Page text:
*Recipe follows story
The herbal lovers may disagree - but I’ll take a big fat bowl of gnocchi over a dutchie any day.
I love gnocchi and so do my hips.
I love gnocchi and so do my friends.
Read the tale of the potato based pasta below…
When I was in Barcelona I met two of the loveliest humans.
I mean so lovely.
So lovely and so smart and so easy to talk to.
Lily and Owen were a fine couple, hailing from New Zealand.
We met in the Parallel Metro station in Barcelona.
We remained attached for the day, realizing how freeing it was - for a few hours - to speak English and not our muddled Spanish.
While on a day trip, I learned Lily and Owen were quite the travelers and quite the foodies.
We bonded, over our mutual love to cook, eat and feed people.
Food brings everyone together.
And, so, Lily and Owen, after our amazing walks about Montjuic and La Rambla, copious email exchanges, your blog comments and your constant encouragement …
This one’s for you…
I spent Sunday conquering the gnocchi.
I feel bad, truly, madly, deeply, for those who go through life depriving themselves carbohydrates.
Crobin (that’s my buddy who hasn’t had bread or pasta or a nothin’ since June 17th).
Lily and Owen wrote to me months ago because they made gnocchi, but they were unhappy with how dense their pasta turned out. They asked that I make my own gnocchi and let them know the outcome. However, Lily and Owen made a pumpkin gnocchi. Pumpkin isn’t in season for a few months, so I went classic. I went with the potato. I researched a few recipes, from Mario Batali, to Michael Chiarello. I turned to The Silver Spoon and cross referenced that recipe with one from Chef Shea Gallante (a find through my daily emails from Tasting Table). The Silver Spoon and Chef Gallante’s seemed to me most similar in method, proportions (each recipe was pretty equal in ratio of potato to flour and egg).
The more I read, the more I had mounting insecurities about my cooking performance.
Fuck the internet and the downward spirals it causes.
And while I’ve done my fair share of watching Aunt Jo and Zia Gina make gnocchi- through the years - I never took the plunge.
I’ve also done my fair share of research.
I’ve been diligent with my eating.
I’ve eaten many a gnocchi in the name of research.
I’ve boiled Cassinelli’s, Pastosa’s and Landi’s at home.
I’ve had standout gnocchi for dinner at Torrisi, Apizz, Quattro Gatti.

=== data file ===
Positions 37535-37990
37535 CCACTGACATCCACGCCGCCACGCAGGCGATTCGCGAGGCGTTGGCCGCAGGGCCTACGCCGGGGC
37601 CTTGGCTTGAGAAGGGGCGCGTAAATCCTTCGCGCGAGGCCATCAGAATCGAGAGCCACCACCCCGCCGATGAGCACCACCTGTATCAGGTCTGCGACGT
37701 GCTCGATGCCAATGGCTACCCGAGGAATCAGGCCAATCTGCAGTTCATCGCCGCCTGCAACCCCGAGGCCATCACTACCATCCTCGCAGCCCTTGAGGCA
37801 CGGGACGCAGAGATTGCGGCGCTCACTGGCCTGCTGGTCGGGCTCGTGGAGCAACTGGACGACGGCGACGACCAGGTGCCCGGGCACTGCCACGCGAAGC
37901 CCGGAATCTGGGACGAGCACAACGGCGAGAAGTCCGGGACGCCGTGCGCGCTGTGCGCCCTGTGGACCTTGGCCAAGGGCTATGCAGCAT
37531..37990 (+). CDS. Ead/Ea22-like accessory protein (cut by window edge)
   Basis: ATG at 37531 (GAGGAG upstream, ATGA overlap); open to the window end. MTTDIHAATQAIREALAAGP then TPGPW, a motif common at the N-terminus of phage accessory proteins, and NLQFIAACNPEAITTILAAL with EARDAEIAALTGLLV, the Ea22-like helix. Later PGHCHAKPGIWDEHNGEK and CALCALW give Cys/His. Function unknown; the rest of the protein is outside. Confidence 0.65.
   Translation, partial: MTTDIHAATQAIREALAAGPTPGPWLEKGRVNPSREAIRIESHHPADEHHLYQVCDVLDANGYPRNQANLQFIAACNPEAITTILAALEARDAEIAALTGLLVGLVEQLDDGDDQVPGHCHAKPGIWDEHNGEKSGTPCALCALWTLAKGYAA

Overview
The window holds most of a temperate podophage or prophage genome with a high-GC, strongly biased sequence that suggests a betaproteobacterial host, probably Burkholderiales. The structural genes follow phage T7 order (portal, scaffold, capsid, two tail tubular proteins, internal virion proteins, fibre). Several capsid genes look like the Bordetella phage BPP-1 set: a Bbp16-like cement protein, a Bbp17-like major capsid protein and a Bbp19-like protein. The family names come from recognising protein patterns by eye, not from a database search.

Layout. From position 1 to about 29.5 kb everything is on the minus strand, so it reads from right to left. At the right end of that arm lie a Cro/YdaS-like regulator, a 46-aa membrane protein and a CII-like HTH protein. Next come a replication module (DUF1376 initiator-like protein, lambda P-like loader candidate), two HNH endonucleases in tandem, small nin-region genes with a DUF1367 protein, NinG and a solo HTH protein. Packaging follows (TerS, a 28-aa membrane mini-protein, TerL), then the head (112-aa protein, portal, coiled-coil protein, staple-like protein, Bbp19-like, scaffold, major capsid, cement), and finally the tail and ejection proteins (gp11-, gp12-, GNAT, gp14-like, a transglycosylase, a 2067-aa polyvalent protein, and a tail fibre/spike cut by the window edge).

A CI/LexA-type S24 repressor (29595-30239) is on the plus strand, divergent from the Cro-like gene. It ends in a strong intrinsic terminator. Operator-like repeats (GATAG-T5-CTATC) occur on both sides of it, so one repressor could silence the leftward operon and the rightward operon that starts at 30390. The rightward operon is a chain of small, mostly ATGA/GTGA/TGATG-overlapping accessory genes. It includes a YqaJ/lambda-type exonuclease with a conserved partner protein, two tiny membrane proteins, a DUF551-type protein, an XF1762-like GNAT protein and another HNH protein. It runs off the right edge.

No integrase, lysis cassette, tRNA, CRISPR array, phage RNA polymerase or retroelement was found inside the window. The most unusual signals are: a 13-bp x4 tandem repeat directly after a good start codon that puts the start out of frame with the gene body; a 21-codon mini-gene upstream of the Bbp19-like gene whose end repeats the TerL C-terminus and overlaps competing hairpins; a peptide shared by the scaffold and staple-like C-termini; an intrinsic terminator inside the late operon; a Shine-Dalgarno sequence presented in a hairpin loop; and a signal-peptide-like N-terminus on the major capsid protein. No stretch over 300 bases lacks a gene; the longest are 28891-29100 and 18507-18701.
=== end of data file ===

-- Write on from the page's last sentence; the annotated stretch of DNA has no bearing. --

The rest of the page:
I’ve been afraid to make it on my own.
After waking on Sunday to a broken toilet bowl and then spending the greater portion of the early afternoon returning my snazzy new 9 cup Cuisinart Food Processor (faulty motor) to Bed Bath & Beyond - I was ready to set a new tone for the day.
I channeled Aunt Jo and Zia Gina.
I took off my bra.
I put on my apron.
I donned a headband.
I’m pretty sure they wore bras while they cooked, but whatever.
I hate bras.
I got comfortable.
I was ready to make gnocchi.
I was ready to share my non-expert cooking notes with Lily & Owen.
I called Nan and Su because I thought if I fell face first in my pasta bowl, they would understand this was a first time try. They joined me for dinner. Promptly, at 7:10 pm, I began to boil my day’s worth of work.
Nancy’s nephew Matt even joined us.
And there’s no honest opinion like that of a 17 year old male.
He griped and grumbled: I hate gnocchi, I don’t want anything.
Nancy insisted that I force him.
I took out a fork and gave him one - in red sauce.
This is good.
I gave him another, in pesto …
What is this? It’s green. No.
Please, I said.
Wait, this is good.
I offered to make him a bowl with a taste of each.
Matt protested because he never eats home cooked food.
Since he’s been in NY for the past 3 weeks, he’s only eaten take out.
Matt lives with his grandma, Sandy, an AMAZING cook - and he never eats at home.
What is it with some kids?
I spent the greater portion of my life sneaking seconds of my mom and grandmas food.
So, although my Sunday gnocchi making gave me bits of anxiety - and my toilet bowl was never fixed - I went to sleep proud.
Proud that a 17 year old boy, who never eats anything, actually cleaned his plate (of my food) last night.
Proud that I put my fears aside and made gnocchi for the first time.
Lily & Owen,
The recipe included below makes an amazing gnocchi. I must’ve asked my friends 5 times each, during dinner and then after, if they liked their meal.
I was met with wants for seconds.
And if you don’t trust my friends, you can trust a young boy who would’ve told me it was shit if he didn’t like it. But Matt loved his nom noms.
I, myself, am even thinking about the leftovers right now.
I’m thinking about licking my bowl, all over again.
My mind is dreaming of billowy pasta cushions and my belly feels like a billowy cushion and I’m so happy about it.
I’m thankful that I made just enough to eek out one more tiny bowl of leftovers for myself tonight.
I’m hoping you’re both well and nomming away in New Zealand.
Make gnocchi soon, a heavy pasta is perfect for winter - and I know it’s chilly in NZ now.
Or, if you don’t have fresh tomatoes, go canned.
2 cans of San Marzanos (passed through a mill or pureed in the food processor - yes, seeds and all), 5 cloves of garlic, 1/4 c. extra virgin olive oil, salt and 6-8 fresh basil leaves will get you a pretty amazing batch of quick sauce. I like to let this cook longer than the fresh tomatoes, as the longer you cook, the sweeter and less acidic. Cook on a low flame for 2-3 hours and you’ll have a stellar sauce on your hands. It also make a great sauce to freeze and use later on as a base for puttanesca (or whatever it is you like to sauce up).